It seems that construction is set to stop on a section of Sydney's new south-east light rail, due to thousands of artefacts being discovered on the site.
According to The Tourism News there have actually been tens of thousands of the indigenous items found over a 100-metre-square area.
The 20,000 objects were unearthed in a part of the construction that had been intended for the line's tram stabling yard, which is in an area of Randwick in Central Sydney.
Experts, who have visited the site, said that the artefacts include spear heads and cutting tools, which show signs of trade with the indigenous people in the Hunter Valley.
One of these experts, Des Dyer, an Elder from the Darug tribe, commented that "each area has its own stones... one group would come down to us and they'd bring their stones and tools with them to swap and we'd give them ours and they'd take it back to wherever they came from".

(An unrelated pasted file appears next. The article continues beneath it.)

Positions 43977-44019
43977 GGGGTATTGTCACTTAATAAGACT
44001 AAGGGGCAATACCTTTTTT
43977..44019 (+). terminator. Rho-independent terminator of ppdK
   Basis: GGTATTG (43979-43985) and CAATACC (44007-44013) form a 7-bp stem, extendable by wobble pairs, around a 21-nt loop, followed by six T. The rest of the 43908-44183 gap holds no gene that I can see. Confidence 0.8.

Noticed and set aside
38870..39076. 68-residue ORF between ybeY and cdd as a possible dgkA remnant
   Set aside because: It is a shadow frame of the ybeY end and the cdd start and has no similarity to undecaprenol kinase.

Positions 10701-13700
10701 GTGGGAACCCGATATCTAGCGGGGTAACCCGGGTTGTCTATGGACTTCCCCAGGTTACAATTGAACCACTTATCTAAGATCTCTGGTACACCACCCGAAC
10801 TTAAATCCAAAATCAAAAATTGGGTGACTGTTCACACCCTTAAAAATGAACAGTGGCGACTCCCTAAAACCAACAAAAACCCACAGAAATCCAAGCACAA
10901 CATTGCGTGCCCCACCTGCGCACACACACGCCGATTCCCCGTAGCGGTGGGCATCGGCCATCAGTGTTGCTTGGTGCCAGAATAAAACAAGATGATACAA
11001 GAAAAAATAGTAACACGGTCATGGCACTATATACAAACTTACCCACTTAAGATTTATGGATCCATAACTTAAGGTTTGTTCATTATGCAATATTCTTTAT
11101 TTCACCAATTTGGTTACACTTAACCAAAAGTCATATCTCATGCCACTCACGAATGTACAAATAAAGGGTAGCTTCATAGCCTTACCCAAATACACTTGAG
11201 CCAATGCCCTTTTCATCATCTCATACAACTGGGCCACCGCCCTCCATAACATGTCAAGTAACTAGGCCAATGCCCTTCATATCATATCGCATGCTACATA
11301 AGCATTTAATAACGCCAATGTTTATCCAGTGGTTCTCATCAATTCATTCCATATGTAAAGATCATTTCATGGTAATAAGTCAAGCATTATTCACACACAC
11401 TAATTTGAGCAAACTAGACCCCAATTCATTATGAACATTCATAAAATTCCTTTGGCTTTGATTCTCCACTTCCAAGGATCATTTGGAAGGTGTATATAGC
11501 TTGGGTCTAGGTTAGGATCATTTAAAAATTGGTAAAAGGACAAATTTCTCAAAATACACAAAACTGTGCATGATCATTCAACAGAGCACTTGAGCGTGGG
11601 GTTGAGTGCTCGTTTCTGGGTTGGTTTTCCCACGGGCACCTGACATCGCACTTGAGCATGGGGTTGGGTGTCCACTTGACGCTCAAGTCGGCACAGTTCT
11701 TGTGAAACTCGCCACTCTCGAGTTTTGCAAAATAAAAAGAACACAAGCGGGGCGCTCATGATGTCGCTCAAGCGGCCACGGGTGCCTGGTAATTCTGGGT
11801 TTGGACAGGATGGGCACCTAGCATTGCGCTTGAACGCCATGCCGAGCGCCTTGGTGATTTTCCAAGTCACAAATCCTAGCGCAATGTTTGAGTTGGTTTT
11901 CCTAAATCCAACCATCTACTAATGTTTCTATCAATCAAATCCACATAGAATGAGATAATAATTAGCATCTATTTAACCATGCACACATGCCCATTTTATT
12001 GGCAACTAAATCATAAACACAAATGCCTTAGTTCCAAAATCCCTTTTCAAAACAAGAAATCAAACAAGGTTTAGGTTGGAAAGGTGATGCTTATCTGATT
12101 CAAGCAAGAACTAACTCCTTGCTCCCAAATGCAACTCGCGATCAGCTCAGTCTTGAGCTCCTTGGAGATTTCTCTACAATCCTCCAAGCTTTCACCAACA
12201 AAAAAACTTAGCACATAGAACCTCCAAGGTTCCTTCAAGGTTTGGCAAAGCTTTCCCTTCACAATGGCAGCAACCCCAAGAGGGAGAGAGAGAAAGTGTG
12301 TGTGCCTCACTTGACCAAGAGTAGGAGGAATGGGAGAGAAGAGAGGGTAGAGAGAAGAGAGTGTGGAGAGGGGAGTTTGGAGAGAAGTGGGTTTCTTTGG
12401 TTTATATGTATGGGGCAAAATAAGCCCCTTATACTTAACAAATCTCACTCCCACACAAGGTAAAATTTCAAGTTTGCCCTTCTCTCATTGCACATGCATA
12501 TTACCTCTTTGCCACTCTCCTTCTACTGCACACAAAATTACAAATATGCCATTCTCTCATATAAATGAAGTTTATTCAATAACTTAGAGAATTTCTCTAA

The comments from Mr Dyer show a deep-rooted sense of tradition between tribes of commerce, trade and travel, which will help to uncover indigenous history in Australia.
It is Mr Dyer who has called for the government halt to construction in the region, and he is hopeful that it will be able to be classed as an Aboriginal heritage area.
So far, Transport for New South Wales (NSW) has issued a statement, saying that it recognises the importance and significance of the discovery of these artefacts.
As such, any work that has happened after finding the objects has been done under the consultation and observation of Aboriginal groups.
Transport for NSW stated that it was aware that "the social value of the site to the local Aboriginal community is very high" and that the company are going to continue working with these groups in order to identify these objects and trace how they came to be in Randwick.
A call for the halt of work in this area is sure to be supported by tourism operators in the area, and it's expected for the artefacts to generate a lot of interest and hoped that there will be a spike in visitors to the site.